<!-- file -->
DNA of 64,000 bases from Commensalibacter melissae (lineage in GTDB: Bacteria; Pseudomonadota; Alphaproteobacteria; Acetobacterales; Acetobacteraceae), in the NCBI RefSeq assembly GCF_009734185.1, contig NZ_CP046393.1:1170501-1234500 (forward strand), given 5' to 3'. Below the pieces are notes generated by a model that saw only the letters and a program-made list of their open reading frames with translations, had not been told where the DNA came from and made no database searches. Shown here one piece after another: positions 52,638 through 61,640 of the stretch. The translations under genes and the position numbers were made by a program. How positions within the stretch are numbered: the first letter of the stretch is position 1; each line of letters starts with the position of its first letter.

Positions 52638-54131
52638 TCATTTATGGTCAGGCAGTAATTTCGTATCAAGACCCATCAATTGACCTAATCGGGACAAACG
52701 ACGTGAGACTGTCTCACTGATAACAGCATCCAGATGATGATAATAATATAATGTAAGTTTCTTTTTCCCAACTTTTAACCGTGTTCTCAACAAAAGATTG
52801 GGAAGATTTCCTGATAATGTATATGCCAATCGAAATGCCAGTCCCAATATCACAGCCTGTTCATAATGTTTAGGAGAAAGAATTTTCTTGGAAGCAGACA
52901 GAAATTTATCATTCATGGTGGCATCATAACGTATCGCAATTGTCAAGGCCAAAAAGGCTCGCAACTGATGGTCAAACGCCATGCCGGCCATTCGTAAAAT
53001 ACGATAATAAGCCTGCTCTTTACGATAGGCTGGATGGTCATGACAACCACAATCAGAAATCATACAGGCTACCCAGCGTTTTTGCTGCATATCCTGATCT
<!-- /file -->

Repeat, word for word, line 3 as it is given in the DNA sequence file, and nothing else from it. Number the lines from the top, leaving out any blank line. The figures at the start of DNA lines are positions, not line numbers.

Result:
52638 TCATTTATGGTCAGGCAGTAATTTCGTATCAAGACCCATCAATTGACCTAATCGGGACAAACG